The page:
Basketball has the next most outbreaks: 118, including 90 high school basketball events. 

In total, the health department has confirmed 548 outbreaks from sports activities since June 2020, resulting in 2,626 cases, including 142 for the Week ending Mar. 20. 

Hill-Murray could have played with one-day delay, but MSHSL said no

Hill-Murray won its section title game over White Bear Lake to advance to the state tournament, but the varsity players were not allowed to play in the opening round of the tournament because a White Bear Lake player tested positive for COVID-19 two days after the Mar. 24 game. 

According to Hill-Murray, the school was alerted to the potential exposure on Mar. 28, with health department recommendations – that the Minnesota State High School League follows – prohibiting Hill-Murray's varsity team from participating in any contents until 7 days after the exposure. 

Hill-Murray's seventh day following the exposure just happened to fall on the opening day of the state tournament, when they were scheduled to play Wayzata in the Class 2A quarterfinals at 11 a.m. Wednesday. 

Had the tournament started one day later, there would've been no issues with Hill-Murray participating, so long as team members were healthy. 

Hill-Murray and Wayzata supported the idea of moving the game to Thursday, but the MSHSL didn't grant the request. Instead, Hill-Murray was forced to bow out, ending what was a successful season in which they had a shot to repeat as the big school state champion.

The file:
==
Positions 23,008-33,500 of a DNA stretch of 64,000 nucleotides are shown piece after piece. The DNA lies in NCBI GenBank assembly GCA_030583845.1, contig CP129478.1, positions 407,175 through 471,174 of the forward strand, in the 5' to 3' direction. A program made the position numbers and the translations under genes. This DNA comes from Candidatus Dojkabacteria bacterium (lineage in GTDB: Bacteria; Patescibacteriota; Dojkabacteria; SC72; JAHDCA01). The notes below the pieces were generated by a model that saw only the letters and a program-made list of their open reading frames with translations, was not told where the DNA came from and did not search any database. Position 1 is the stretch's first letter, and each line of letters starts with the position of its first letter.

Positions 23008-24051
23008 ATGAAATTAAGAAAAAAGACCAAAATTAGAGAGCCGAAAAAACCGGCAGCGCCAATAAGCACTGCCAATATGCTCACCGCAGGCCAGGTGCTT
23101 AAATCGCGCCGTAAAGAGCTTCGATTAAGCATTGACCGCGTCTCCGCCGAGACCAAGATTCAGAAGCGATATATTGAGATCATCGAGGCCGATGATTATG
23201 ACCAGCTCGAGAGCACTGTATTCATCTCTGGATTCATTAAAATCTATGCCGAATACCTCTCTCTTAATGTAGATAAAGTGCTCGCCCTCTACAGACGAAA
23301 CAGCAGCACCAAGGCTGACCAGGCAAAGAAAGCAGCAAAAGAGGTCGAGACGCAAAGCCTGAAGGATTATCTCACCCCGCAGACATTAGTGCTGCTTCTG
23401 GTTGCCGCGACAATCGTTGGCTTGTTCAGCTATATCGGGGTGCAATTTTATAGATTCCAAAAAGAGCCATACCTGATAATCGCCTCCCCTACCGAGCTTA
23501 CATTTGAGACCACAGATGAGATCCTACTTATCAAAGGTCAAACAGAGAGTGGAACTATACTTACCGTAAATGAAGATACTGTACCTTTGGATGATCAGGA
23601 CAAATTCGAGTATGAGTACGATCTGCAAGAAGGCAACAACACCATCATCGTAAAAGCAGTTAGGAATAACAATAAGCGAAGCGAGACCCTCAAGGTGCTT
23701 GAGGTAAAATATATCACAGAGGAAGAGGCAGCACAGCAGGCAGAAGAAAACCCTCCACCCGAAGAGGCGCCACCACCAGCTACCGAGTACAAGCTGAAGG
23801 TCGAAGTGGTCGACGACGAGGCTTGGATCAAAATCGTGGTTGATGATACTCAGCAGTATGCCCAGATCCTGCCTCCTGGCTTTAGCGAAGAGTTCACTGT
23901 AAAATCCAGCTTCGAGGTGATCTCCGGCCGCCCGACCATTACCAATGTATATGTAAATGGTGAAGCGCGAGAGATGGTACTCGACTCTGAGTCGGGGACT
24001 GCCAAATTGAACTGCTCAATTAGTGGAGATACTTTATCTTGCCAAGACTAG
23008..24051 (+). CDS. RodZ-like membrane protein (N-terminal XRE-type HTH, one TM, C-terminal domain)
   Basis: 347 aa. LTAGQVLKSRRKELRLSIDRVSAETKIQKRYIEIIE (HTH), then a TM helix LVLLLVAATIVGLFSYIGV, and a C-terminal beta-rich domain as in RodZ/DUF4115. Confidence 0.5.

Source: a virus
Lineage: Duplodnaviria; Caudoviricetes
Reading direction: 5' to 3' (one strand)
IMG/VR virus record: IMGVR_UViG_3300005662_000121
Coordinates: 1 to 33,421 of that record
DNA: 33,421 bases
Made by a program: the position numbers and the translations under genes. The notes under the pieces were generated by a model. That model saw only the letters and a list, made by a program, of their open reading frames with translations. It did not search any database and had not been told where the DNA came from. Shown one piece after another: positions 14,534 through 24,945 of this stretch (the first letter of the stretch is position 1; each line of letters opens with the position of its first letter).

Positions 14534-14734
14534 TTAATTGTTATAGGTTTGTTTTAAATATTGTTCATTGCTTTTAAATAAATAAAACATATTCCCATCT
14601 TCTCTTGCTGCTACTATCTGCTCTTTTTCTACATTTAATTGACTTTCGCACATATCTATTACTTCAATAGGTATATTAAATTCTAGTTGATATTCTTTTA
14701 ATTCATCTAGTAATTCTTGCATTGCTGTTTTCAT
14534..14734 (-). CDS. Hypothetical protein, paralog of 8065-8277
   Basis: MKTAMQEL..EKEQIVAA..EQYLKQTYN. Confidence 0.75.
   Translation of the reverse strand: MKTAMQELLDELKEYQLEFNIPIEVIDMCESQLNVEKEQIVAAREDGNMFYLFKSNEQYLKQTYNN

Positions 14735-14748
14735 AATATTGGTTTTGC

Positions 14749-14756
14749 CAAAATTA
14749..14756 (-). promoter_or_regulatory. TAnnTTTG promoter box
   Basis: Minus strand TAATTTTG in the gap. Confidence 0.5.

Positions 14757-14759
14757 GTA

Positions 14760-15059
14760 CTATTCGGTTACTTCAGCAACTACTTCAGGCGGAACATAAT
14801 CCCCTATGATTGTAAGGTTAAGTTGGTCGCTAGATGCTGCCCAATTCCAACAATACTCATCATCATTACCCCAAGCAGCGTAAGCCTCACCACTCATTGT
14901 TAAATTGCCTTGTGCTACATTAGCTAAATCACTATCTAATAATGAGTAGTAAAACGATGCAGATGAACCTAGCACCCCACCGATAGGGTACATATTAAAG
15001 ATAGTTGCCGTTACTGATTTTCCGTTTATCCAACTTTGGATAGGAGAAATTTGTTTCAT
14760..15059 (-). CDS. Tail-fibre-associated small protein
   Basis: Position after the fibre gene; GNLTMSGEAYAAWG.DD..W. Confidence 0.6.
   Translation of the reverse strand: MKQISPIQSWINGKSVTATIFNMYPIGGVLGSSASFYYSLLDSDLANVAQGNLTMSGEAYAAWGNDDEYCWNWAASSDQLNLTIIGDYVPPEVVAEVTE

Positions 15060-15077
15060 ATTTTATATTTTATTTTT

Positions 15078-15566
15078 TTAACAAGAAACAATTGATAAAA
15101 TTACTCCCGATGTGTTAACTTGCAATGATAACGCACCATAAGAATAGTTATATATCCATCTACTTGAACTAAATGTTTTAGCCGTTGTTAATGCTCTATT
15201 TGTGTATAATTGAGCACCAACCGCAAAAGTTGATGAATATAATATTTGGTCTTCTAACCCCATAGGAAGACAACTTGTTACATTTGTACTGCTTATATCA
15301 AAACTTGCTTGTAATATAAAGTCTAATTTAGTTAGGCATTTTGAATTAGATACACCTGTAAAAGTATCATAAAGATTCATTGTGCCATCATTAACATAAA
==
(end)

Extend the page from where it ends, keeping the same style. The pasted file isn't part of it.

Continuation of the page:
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The parents of nine Hill-Murray players, all of whom are legal adults, filed a lawsuit against the MSHSL seeking a temporary restraining order, but a Washington County judge denied the request. 

In a letter sent to varsity hockey families late Tuesday, Hill-Murray President Jill Hansen and Athletics Director John Pohl jointly stated that "none of our players" were near the White Bear Lake player who tested positive for COVID-19 for "more than a few seconds," adding that no Hill-Murray player had face-to-face contact with him.

"Although we remain a proud member of the MSHSL, we are deeply saddened by this outcome. We know how important the state tournament experience is for our players. They've worked extremely hard and have dreamed about this moment all their lives," the joint statement said. 

COVID-19 exposures also knocked the majority of Hermantown's roster out of the Class 1A state tournament, though Hermantown elected to give its junior varsity a team a shot to play on the biggest high school hockey stage in St. Paul. They lost to Dodge Center on Tuesday night.

Osterholm warned during his appearance that the ongoing outbreak of COVID-19 in Minnesota – fueled by the B.1.1.7 variant – is "going to get a lot worse before it gets better," despite the progress Minnesota is making in its vaccination program.